The manhunt for the surviving suspect in the Boston Marathon bombings continues Friday with many media outlets providing nonstop coverage and live updates on the situation. People around the country have been able to watch the drama unfold in real time, which some say does nothing to aid authorities in their search.
After identifying two suspects believed to be responsible for Monday's bombings at the marathon, authorities killed Tamerlan Tsarnaev, 26, overnight in a confrontation. Residents of Boston woke up Friday to a storm of media coverage recapping the night's events and following the police hunt for the remaining suspect, Tsarnaev's brother, 19-year-old Dzhokhar A. Tsarnaev.
The city and surrounding suburbs were effectively shut down, with officials urging residents to remain inside with their doors locked. People were encouraged to stay off the roads and mass transit service was suspended.
Authorities asked the media to stop reporting on police movements in order to prevent the suspect from obtaining information about the in-progress manhunt; the Federal Aviation Administration prevented news helicopters from stopping over the area where the suspect was potentially hiding. Feeds on two websites playing police scanner audio stopped working midday, as much of the chatter overheard there was reported all morning on Twitter.
During the unfolding investigation, the media was criticized for jumping to conclusions and making inaccurate reports in an effort to be the first with information. The 24-hour news cycle means steep competition amongst cable networks, all eager to be the first with the scoop. The confusion surrounding the unfolding search for suspects in the bombing led to unfounded reports of a Saudi national being a "person of interest" in the case, as well as incorrect reports of more explosive devices planted elsewhere in Boston.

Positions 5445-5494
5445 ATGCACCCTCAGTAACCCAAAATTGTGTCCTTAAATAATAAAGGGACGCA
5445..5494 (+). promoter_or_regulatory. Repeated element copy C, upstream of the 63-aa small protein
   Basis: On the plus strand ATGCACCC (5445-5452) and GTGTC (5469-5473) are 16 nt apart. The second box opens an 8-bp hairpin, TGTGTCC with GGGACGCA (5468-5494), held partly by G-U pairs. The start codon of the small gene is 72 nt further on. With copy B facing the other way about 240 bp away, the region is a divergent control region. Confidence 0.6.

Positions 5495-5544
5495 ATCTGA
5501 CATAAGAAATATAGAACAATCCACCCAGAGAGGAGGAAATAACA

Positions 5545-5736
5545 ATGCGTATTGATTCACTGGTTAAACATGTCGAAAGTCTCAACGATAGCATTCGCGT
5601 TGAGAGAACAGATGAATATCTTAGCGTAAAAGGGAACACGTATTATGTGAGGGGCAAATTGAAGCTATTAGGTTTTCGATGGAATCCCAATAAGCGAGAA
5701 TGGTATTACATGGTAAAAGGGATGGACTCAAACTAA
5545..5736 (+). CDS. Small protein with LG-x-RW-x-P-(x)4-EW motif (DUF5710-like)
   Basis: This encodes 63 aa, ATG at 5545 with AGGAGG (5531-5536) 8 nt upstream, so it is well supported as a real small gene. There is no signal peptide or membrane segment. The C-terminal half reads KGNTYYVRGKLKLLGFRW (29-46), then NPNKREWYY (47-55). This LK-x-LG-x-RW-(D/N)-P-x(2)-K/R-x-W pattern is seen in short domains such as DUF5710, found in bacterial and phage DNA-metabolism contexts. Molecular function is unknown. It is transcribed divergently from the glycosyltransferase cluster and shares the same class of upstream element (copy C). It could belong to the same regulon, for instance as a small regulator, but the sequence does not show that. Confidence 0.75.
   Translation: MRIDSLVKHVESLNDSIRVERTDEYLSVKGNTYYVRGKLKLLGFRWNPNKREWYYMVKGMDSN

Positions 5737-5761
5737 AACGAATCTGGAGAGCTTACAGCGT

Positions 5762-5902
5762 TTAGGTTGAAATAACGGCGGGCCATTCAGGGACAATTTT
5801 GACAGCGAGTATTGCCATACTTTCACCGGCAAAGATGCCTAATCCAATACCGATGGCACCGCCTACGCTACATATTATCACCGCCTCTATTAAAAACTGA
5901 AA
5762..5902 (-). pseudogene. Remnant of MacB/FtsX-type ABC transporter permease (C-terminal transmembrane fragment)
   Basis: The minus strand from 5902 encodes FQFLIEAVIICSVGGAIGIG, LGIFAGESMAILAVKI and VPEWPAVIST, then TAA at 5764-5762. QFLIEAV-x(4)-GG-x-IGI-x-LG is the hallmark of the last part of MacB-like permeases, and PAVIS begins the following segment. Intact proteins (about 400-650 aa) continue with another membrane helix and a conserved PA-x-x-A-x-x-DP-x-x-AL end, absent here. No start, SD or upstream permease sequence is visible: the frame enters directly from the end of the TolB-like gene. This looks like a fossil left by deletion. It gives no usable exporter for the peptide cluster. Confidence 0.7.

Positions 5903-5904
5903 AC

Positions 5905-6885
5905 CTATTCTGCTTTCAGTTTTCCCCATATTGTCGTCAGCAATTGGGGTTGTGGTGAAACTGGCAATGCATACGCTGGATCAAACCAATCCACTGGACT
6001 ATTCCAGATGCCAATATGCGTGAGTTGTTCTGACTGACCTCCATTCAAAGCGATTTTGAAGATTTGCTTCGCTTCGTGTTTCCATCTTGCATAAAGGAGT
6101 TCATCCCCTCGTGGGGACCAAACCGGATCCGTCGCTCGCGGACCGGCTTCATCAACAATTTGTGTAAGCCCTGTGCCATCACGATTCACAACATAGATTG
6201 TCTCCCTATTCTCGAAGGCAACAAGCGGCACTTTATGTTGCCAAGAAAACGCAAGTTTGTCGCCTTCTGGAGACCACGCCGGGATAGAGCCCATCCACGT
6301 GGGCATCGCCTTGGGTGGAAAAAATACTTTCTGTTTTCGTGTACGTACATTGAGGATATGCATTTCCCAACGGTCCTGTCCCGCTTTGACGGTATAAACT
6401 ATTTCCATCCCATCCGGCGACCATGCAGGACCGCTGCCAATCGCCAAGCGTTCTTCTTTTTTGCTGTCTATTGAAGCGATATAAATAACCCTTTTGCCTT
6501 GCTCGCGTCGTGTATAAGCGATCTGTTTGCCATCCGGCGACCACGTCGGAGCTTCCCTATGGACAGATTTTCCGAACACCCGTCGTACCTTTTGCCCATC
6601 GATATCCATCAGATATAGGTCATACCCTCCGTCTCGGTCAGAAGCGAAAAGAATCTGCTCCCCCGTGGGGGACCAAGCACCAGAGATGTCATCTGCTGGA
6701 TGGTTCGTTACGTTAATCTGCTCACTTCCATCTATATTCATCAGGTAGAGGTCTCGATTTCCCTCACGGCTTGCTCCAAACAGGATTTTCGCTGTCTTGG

CNN was also slammed for prematurely reporting an arrest had been made; following the incident the FBI issued this statement:
Contrary to widespread reporting, no arrest has been made in connection with the Boston Marathon attack. Over the past day and a half, there have been a number of press reports based on information from unofficial sources that has been inaccurate. Since these stories often have unintended consequences, we ask the media, particularly at this early stage of the investigation, to exercise caution and attempt to verify information through appropriate official channels before reporting.
Rather than calming the public by keeping them abreast of breaking developments, Annie-Rose Strasser at Think Progress said the nonstop coverage can actually have the opposite effect:
There are plenty of good things that can come out of real-time news reports in the wake of a tragedy, even if some of those reports prove wrong. But when the incident involves terror felt at a national level, inaccurate reports can terrorize the community even further. The predisposition of news organizations to place blame at the feet of Muslims, Arabs, or any given "dark skinned individual" can lead to false reports, unnecessary suspicions, and the accusation of a group of people, writ large, with no specifics to identify the real suspect.
But U.S. News's Susan Milligan said the obsessive media coverage does actually reassure the public:
It can be helpful, even oddly comforting, for the public to see an event unfold in real time. But it can also hinder a strategy or investigation, while putting on authorities the added pressure of meeting what may be unrealistic expectation by an American public used to seeing crimes and international conflicts resolved neatly and justly in the space of an hour-long TV show or two-hour movie … But what is remarkable about the compulsive attention the media and the public are paying to the crisis is that this time, at least, outside involvement appears to be helping.